Synaptic Protein Transport in Sympathetic Neurons In Vivo and In Vitro

Posted May 7th, 2010 at 9:28 am.

Sara Chan

Mentor: Dr. Karen Greif

A synapse is the structure through which neurons communicate by the release of neurotransmitters. Before this can occur, a developing neuron must extend an axon, synthesize synaptic proteins, and transport them to synaptic terminals. Many proteins that play a role in synaptic function have been identified. Evidence suggests that some synaptic proteins may contribute to neurite outgrowth as well. We have chosen two proteins to study, synaptotagmin and syntaxin because they are necessary for synaptic function. We hope to characterize the time course and the transport of the two proteins during synaptogenesis. The model chosen for this experiment is the sympathetic innervation of the pineal gland by the Superior Cervical Ganglion(SCG). This pathway is visualized in vivo using recombinant adenoviruses to transfect neurons with the gene for a synaptotagmin-YFP fusion protein in the SCGs of neonatal rats. Syntaxin will be visualized using immunocytochemistry. The distribution of both proteins will be determined using a confocal microscope.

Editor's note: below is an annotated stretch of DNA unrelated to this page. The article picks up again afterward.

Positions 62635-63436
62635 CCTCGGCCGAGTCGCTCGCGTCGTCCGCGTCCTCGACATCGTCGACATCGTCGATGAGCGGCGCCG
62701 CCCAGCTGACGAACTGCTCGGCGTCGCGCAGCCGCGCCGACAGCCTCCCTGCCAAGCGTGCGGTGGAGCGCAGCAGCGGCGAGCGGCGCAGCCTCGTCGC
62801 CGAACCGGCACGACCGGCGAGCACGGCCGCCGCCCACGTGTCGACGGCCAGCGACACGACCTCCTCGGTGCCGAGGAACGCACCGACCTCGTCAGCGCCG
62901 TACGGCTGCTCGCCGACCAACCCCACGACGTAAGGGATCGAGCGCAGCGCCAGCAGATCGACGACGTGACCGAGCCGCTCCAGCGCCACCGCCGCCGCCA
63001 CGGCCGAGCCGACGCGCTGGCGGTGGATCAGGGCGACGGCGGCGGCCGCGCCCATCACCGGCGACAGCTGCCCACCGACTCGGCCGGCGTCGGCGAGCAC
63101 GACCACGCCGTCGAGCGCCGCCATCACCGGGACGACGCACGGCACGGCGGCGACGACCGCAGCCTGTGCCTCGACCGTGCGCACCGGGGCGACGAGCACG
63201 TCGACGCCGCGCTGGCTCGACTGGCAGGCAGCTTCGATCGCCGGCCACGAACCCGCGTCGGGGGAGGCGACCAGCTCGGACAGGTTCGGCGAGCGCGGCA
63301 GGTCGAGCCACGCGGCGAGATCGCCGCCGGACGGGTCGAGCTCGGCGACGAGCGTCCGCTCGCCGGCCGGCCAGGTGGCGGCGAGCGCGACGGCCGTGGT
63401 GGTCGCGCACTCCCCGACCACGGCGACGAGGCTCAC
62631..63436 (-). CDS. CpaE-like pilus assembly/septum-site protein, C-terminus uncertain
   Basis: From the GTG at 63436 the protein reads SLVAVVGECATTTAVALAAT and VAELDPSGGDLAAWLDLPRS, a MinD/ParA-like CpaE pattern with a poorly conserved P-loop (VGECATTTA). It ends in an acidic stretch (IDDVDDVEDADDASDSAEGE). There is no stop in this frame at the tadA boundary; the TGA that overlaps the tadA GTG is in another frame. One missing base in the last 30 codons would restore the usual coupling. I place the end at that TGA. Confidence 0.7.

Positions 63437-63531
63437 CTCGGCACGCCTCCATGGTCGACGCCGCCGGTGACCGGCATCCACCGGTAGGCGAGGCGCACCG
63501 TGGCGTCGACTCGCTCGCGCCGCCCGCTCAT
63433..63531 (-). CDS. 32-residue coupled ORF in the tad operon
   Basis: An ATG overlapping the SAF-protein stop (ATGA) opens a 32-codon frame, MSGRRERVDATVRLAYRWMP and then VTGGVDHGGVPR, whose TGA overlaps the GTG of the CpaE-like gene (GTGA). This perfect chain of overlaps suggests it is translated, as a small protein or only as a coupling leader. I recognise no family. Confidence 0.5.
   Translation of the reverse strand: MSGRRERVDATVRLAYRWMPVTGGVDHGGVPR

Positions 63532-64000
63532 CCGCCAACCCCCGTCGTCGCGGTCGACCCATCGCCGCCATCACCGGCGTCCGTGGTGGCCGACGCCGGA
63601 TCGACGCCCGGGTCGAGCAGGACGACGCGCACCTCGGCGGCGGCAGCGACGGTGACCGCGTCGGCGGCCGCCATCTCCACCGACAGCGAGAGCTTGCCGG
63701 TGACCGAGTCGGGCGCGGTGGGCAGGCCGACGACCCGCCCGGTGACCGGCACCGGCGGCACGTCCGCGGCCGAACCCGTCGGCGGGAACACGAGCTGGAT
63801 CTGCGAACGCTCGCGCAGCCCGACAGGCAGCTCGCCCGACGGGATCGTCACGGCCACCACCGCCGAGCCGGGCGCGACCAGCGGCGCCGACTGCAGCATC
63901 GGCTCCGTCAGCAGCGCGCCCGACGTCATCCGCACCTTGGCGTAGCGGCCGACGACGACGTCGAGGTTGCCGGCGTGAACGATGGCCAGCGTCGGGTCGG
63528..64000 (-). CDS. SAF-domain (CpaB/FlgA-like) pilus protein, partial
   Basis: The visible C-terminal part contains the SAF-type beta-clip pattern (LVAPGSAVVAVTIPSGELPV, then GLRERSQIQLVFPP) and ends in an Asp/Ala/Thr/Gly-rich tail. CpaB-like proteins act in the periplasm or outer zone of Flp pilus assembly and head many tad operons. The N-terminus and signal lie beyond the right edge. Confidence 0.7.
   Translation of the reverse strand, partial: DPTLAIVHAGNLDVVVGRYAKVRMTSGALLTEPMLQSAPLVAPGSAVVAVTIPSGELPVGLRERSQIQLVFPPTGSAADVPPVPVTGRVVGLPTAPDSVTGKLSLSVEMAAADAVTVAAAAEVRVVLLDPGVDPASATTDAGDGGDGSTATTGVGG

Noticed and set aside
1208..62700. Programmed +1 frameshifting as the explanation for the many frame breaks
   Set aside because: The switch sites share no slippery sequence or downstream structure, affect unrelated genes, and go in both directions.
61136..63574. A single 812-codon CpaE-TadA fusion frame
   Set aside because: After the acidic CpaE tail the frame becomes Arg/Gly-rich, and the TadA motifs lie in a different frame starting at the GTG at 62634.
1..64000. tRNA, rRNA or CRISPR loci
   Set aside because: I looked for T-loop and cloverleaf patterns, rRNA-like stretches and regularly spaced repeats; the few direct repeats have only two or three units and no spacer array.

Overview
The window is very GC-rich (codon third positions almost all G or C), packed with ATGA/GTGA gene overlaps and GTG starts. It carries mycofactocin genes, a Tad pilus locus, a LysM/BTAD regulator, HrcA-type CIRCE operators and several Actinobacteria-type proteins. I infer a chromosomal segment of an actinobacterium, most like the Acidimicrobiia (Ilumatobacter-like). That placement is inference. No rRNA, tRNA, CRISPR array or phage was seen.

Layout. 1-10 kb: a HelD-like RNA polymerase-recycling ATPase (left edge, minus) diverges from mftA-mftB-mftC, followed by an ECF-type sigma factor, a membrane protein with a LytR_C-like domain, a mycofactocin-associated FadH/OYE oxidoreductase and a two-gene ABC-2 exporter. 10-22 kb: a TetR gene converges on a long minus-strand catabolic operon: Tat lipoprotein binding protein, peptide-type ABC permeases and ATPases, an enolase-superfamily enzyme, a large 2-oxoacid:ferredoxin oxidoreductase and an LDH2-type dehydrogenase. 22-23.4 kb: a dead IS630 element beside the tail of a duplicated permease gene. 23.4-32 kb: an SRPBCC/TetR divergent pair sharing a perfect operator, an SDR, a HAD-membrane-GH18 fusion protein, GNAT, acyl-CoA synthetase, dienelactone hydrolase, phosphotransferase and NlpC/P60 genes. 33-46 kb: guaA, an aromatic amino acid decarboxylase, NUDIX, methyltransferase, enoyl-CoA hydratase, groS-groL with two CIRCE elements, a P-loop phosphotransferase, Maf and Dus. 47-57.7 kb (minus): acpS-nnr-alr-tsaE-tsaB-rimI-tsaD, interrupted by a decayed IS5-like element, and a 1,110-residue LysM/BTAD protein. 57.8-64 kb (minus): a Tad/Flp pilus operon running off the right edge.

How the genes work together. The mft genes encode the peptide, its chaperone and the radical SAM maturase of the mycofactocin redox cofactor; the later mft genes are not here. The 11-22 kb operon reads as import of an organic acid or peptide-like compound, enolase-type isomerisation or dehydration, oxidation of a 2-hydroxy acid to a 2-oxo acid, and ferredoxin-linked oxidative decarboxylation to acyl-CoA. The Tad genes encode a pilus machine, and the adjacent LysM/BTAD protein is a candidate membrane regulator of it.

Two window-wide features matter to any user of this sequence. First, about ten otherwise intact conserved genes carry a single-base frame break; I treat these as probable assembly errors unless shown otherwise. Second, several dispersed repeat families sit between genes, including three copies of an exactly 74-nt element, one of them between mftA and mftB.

In a second experiment, we will observe the transport of synaptic proteins to the growth cones in vitro. This experiment, examines whether or not the proteins are transported simultaneously. Both native synaptotagmin and native syntaxin will be labeled in order to follow their transport and distribution in neurites. Both experiments may provide evidence as to why both essential proteins begin to appear in synapses much later than other synaptic proteins. The time course and transport of other synaptic proteins involved neurotransmission will also be examined.
Supported by NIH AREA grant #1R15NS40303.

Filed under: 2005,Chan, Sara,Greif, Dr. Karen by Ann Dixon

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